Projects 1.AMSA Radiology Interest Group or Radiology Resident e-mail listserv. 2.Contrast Reactions and Creatinine Clearance 3.Vague statistics in radiology reports: rare, unlikely, likely, probably, relate with more clear numbers for how common? Once a day, once a month, once a year, once a career… 4.Internet Journal Club 5.Radiology Decision Support
General Approach to Imaging Have a differential diagnosis before you look at any images Look at one organ at a time. Look at tissue of interest Is this image limited or the wrong modality? What would it look like on ct, us, mri, nucs Compare with normals and internet pictures if confused.
Fractures Ask mechanism of injury and region of focal pain If it looks abnormal: its usually either a limited view, fracture, or both. Limited views (no rotation views) may be because fracture or injury limits mobility. Look at bones individually. Lower threshold for getting ct of pelvis, midfoot, spine, face
Fluoro Ted’s cheat sheet, w&w protocols.Ted’s cheat sheet When Single contrast? –<12 years old –Old >70, limited mobility –Ruleout obstruction or known anatomic defect Why scout? Obstruction, poop, barium, stones, pregnancy, free air. Bronch, Hystero, etc: get angled views Male vcug, get urethra views frontal and lateral Esophageal perforation: ct with esophocat contrast Bladder perforation: ct with 200cc contrast through foley.
CT Windows: named after tissue that is gray and has best contrast (some of it is brighter and some darker than gray). Inflammation: fat gets whiter with edema and hyperemia. Walls get thicker with edema. Abscess: air, central necrosis, peripheral enhancement, reactive lymph nodes. Vascular organs are denser and enhance more. Tumors are usually neo (hypervascular) Hematoma: heterogenous (layering / hematocrit effect) Fat anywhere, water in csf spaces or bladder, air and contrast in bowel are your friend. If you don’t see them, you have a limited exam or pathology.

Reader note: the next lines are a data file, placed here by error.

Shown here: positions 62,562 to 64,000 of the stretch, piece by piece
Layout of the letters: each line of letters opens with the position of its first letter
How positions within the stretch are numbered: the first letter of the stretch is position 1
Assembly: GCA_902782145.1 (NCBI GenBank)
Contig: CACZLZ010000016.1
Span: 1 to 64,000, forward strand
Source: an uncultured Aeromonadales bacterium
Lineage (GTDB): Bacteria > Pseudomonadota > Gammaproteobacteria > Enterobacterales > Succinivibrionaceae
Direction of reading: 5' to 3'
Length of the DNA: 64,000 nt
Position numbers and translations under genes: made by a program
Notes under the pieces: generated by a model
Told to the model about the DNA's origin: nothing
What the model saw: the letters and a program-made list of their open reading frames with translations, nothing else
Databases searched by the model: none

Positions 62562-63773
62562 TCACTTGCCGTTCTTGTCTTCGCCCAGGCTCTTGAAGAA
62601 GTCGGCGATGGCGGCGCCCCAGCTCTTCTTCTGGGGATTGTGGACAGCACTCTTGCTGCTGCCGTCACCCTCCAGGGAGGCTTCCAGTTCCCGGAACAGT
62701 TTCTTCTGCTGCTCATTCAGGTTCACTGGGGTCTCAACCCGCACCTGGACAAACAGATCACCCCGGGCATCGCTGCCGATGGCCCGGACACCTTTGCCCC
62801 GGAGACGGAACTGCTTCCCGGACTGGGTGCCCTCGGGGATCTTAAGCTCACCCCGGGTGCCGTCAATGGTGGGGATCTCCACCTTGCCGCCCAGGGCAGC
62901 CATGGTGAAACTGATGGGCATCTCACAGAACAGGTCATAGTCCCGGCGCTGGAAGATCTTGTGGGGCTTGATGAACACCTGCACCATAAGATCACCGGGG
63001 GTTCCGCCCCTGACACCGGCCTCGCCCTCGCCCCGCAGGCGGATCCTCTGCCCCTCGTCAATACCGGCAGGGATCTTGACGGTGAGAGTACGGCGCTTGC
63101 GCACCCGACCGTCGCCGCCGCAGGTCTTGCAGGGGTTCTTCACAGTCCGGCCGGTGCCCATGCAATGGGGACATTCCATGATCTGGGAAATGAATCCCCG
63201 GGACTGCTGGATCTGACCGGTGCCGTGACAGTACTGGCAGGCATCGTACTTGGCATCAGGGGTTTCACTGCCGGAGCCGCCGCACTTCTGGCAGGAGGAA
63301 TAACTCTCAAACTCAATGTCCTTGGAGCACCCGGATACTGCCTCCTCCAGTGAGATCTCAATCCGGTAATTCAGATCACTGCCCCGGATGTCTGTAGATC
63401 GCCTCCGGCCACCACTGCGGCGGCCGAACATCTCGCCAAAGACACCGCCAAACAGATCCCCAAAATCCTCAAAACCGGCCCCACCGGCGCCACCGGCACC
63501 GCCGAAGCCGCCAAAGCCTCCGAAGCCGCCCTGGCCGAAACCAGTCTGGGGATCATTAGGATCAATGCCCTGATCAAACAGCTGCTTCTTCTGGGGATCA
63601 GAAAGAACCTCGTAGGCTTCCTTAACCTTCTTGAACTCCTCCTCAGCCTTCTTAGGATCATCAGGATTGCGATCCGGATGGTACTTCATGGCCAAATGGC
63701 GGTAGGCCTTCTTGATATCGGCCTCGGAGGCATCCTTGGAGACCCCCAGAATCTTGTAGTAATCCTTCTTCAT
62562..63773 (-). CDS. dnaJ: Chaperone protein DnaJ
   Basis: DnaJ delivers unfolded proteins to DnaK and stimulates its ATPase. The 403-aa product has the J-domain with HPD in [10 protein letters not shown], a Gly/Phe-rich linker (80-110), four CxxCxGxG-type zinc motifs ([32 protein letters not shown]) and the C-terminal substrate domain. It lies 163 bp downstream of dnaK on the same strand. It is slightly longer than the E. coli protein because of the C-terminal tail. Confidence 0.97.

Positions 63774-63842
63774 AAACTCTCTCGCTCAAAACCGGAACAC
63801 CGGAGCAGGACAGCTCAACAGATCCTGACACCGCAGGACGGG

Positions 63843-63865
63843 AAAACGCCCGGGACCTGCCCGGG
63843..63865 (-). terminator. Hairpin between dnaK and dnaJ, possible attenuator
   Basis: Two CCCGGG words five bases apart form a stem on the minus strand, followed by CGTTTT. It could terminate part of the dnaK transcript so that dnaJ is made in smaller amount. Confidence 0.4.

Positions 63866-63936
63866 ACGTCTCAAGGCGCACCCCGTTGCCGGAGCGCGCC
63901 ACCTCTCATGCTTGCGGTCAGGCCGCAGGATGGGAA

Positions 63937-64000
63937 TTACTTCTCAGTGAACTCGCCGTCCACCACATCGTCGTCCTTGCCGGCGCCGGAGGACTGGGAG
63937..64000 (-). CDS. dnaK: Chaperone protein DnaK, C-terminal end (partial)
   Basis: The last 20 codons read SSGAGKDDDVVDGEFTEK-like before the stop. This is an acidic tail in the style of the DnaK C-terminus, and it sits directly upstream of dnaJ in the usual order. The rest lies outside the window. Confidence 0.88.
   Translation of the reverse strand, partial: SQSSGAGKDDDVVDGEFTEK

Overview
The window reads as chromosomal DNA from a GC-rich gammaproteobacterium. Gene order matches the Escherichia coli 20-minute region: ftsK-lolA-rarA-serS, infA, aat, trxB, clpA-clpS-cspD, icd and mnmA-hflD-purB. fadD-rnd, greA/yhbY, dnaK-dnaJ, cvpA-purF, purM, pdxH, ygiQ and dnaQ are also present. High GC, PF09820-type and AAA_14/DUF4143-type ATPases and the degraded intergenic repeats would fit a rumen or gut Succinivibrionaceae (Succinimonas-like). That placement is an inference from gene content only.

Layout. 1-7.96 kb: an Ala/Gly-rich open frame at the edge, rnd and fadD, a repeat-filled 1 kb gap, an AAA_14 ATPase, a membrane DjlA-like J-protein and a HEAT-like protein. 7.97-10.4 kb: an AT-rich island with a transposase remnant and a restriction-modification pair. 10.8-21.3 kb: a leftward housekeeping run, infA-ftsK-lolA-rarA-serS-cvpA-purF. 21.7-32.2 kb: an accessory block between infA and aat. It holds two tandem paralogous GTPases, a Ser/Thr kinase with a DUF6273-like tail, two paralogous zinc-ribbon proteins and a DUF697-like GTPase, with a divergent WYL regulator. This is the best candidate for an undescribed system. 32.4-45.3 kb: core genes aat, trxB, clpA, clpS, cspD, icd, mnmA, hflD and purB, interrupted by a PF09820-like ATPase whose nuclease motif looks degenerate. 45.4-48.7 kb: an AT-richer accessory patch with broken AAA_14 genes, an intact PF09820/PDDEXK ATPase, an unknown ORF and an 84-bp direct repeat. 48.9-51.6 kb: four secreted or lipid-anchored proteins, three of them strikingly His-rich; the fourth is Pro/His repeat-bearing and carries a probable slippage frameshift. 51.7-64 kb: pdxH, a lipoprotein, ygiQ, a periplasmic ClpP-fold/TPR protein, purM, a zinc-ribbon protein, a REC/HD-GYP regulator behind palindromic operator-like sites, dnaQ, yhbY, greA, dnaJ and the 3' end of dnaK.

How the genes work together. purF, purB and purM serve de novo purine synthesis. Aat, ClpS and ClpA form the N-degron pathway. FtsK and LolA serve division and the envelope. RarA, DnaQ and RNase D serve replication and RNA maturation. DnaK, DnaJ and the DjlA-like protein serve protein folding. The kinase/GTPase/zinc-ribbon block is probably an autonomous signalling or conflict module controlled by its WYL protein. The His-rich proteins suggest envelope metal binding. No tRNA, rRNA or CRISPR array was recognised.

CT Head Ischemia windows: look at basal ganglia, insular ribbon (temporal lobe), cortex Subdural window: look at quadrigeminal plate cistern, tentorium, csf Soft tissue: look at scalp, sinuses Bone: look at orbits, nose, zygoma, lytic lesions, fracture if scalp swelling. Only subtle finding to really worry about is hemorrage.
IV Contrast See http://www.svhrad.com/CallGuide/OnCall.htm for article on contrast allergy. Contrast timing: –PE, AAA, Dissection PE: pulmonary artery must be whiter than aorta. AAA: without contrast to see crescent sign. Dissection: with contrast to see flap Abdomen: get 3.2mm cuts if no contrast IV or oral or can’t see what’s going on.
MRI http://www.radiology.residentmanual.com/index.php/MRI_protocols Water and pathology: White on T2, dark on T1 and FLAIR Fat: white on T1 and T2, dark on STIR and out of phase Bone Marrow: normally fatty (white on t1), replaced with edema or other pathology (dark on T1) Axons: fatty Gray matter infarct: opposite of csf on DWI and ADC. Bone cortex, stones, and ligaments: dark on everything. Contusion is white Tumor: hypervascular (neovascularity): white with gadolinium Liver, Kidney, adrenals, Pancreas: tumor patterns, just look up in brant and helms or mri book.
Nuclear Medicine V/Q scan: if not clearly normal or high prob, look for artifacts or matched defects. –pioped criteriapioped criteri Bone Scan: if new abnormal uptake spine get obliques (to localize) Others get laterals X-ray or ct to confirm probably benign fx, djd Mri for cancer Don’t bother asking anyone other than bader, mukai, bertrand, chen, gupta for help.